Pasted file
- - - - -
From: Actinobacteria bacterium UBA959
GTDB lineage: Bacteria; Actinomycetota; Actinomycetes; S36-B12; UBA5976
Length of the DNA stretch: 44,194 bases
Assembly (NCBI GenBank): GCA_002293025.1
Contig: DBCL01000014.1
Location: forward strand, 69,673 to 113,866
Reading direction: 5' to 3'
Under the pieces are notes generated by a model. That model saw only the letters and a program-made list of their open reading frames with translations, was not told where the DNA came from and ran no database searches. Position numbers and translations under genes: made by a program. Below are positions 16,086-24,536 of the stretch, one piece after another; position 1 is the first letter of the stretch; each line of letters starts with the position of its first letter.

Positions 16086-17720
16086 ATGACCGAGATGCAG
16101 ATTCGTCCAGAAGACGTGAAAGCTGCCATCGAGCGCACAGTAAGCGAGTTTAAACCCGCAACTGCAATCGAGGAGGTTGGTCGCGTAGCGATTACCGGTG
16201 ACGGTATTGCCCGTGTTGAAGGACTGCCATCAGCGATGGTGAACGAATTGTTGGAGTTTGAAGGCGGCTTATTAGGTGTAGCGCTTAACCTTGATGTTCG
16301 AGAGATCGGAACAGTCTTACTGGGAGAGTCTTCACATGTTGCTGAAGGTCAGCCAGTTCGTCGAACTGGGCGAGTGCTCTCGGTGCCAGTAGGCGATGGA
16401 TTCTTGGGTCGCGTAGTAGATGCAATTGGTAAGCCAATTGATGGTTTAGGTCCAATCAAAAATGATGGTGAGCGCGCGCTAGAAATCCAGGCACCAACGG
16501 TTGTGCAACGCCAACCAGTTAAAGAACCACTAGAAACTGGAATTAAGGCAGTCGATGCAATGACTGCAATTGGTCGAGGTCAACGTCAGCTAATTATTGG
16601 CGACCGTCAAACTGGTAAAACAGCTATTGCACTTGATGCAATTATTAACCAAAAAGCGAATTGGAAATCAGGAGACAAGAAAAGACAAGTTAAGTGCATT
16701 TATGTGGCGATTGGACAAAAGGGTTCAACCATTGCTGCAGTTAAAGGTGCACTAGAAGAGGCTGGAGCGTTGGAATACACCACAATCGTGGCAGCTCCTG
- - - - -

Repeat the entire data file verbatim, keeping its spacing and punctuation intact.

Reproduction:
From: Actinobacteria bacterium UBA959
GTDB lineage: Bacteria; Actinomycetota; Actinomycetes; S36-B12; UBA5976
Length of the DNA stretch: 44,194 bases
Assembly (NCBI GenBank): GCA_002293025.1
Contig: DBCL01000014.1
Location: forward strand, 69,673 to 113,866
Reading direction: 5' to 3'
Under the pieces are notes generated by a model. That model saw only the letters and a program-made list of their open reading frames with translations, was not told where the DNA came from and ran no database searches. Position numbers and translations under genes: made by a program. Below are positions 16,086-24,536 of the stretch, one piece after another; position 1 is the first letter of the stretch; each line of letters starts with the position of its first letter.

Positions 16086-17720
16086 ATGACCGAGATGCAG
16101 ATTCGTCCAGAAGACGTGAAAGCTGCCATCGAGCGCACAGTAAGCGAGTTTAAACCCGCAACTGCAATCGAGGAGGTTGGTCGCGTAGCGATTACCGGTG
16201 ACGGTATTGCCCGTGTTGAAGGACTGCCATCAGCGATGGTGAACGAATTGTTGGAGTTTGAAGGCGGCTTATTAGGTGTAGCGCTTAACCTTGATGTTCG
16301 AGAGATCGGAACAGTCTTACTGGGAGAGTCTTCACATGTTGCTGAAGGTCAGCCAGTTCGTCGAACTGGGCGAGTGCTCTCGGTGCCAGTAGGCGATGGA
16401 TTCTTGGGTCGCGTAGTAGATGCAATTGGTAAGCCAATTGATGGTTTAGGTCCAATCAAAAATGATGGTGAGCGCGCGCTAGAAATCCAGGCACCAACGG
16501 TTGTGCAACGCCAACCAGTTAAAGAACCACTAGAAACTGGAATTAAGGCAGTCGATGCAATGACTGCAATTGGTCGAGGTCAACGTCAGCTAATTATTGG
16601 CGACCGTCAAACTGGTAAAACAGCTATTGCACTTGATGCAATTATTAACCAAAAAGCGAATTGGAAATCAGGAGACAAGAAAAGACAAGTTAAGTGCATT
16701 TATGTGGCGATTGGACAAAAGGGTTCAACCATTGCTGCAGTTAAAGGTGCACTAGAAGAGGCTGGAGCGTTGGAATACACCACAATCGTGGCAGCTCCTG